No Motivation – Or What My Mother Calls “Lazy”

No motivation? It's easier to stay in bed than get up and go to the gym. While that satisfies an immediate desire, it doesn't get you closer to your goal.

No motivation? It's easier to stay in bed than get up and go to the gym. While that satisfies an immediate desire, it doesn't get you closer to your goal.

No Motivation

Inertia, also known as Newton’s First Law of Motion, “is a power of resisting by which every body, as much as in it lies, endeavours to preserve its present state, whether it be of rest or of moving uniformly forward in a straight line.” More simply put, if it’s not moving it won’t move unless something makes it move. And when you apply that to a person, my mother would call that “lazy.”

This is the law that makes the TV remote so appealing. Want to change the channel? Click! You didn’t have to get out of the chair and walk the less than ten feet to press a button on the actual television. Of course, if you are younger than 40, you probably didn’t even realize that there are buttons on the TV itself. And I’m sure that I’m not alone in suffering through a television program (or two) because the remote was on the other side of the room.

But my point is that without an outside force we’re likely to just sit still. Admit it, you’ve skipped lunch once or twice (or at least put off having lunch for an hour or two or three) because you were “really busy” at the computer. That computer time, of course, was actually spent writing one rather short paragraph for a report and then reading and posting on Facebook.

So what can make someone change their state of no motion?

Why get up early in the morning and head to the gym? It’s much easier (and warmer) to just stay in bed all snuggled under the comforter. To go the gym involves not only getting out of a warm bed, but getting dressed, driving to the gym, it might be crowded, that sweaty talkative guy might be there and I don’t like talking to him, I forgot to download the latest podcast and there’s no WiFi at the gym, and so on. Those are all immediate excuses – excuses that address the now of the matter, but none of those hold up against the big picture.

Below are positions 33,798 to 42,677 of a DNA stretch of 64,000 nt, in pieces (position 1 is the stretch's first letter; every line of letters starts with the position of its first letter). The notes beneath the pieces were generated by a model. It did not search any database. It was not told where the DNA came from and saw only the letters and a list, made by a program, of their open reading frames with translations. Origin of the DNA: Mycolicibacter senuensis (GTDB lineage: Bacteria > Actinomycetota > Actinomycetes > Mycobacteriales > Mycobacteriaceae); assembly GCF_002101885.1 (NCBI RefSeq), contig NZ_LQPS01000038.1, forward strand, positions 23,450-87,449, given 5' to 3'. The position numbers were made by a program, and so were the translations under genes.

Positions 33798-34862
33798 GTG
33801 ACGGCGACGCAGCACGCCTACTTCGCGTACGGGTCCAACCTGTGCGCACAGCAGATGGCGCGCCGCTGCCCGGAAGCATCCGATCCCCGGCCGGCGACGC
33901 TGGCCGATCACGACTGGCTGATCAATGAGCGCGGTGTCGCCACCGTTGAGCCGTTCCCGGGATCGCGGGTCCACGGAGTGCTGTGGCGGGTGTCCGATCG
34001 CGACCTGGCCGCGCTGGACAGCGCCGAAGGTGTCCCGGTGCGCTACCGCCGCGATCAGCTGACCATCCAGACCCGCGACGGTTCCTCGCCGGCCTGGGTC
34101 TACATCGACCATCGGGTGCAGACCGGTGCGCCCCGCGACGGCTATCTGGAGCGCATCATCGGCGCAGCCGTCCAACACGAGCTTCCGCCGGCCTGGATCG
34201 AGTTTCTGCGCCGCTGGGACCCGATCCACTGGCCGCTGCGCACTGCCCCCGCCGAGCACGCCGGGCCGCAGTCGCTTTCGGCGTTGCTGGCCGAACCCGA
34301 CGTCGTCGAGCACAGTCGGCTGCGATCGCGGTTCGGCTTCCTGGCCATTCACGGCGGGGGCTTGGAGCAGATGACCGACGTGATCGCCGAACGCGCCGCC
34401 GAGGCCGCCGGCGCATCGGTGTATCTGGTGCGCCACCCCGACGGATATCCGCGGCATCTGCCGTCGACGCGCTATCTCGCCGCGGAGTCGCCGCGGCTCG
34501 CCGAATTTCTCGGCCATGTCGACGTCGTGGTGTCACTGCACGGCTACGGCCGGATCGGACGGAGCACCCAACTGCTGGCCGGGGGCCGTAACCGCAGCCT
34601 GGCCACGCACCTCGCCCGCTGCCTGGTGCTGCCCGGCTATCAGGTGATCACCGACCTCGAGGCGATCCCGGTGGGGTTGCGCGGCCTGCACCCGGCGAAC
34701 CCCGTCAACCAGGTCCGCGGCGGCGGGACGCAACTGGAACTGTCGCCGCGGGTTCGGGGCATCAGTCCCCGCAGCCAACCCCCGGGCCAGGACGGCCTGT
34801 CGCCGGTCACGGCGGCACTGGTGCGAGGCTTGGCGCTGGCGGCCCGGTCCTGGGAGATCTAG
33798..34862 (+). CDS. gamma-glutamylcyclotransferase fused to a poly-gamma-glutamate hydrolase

Why are you going to the gym in the first place? Whether your goal is to lose weight or be more fit or something else, you had an initial reason. Focus on that reason. Let that be your motivation. Pit every excuse against the reason: will staying in bed instead of going to the gym get me to my goal weight? Answer: going to the gym. Will going out in the blizzard to the gym or staying home get me to my goal weight? Staying home is safer, BUT doesn’t excuse you from working out. You can still do some push-ups and crunches at home. Get the point?┬áThe easier option is often not the answer. It’s much easier to stay in the warm bed than to get up and go to the gym; it just that it’s not the best solution to your health goal.

The Two Big Questions

This technique of framing decisions based on the long term goal works for any type of goal. The two important points to know are:

  • what is the goal?
  • why do you have that goal?

If you can answer those two questions, then you are set to tackle the goal. But you do have to remind yourself, quite often, about the goal and the why. Our minds (and bodies) are programmed for inertia, but it is possible to rewire our minds to focus more on the big picture and less on the immediate gratification impulses that sabotage reaching our goals.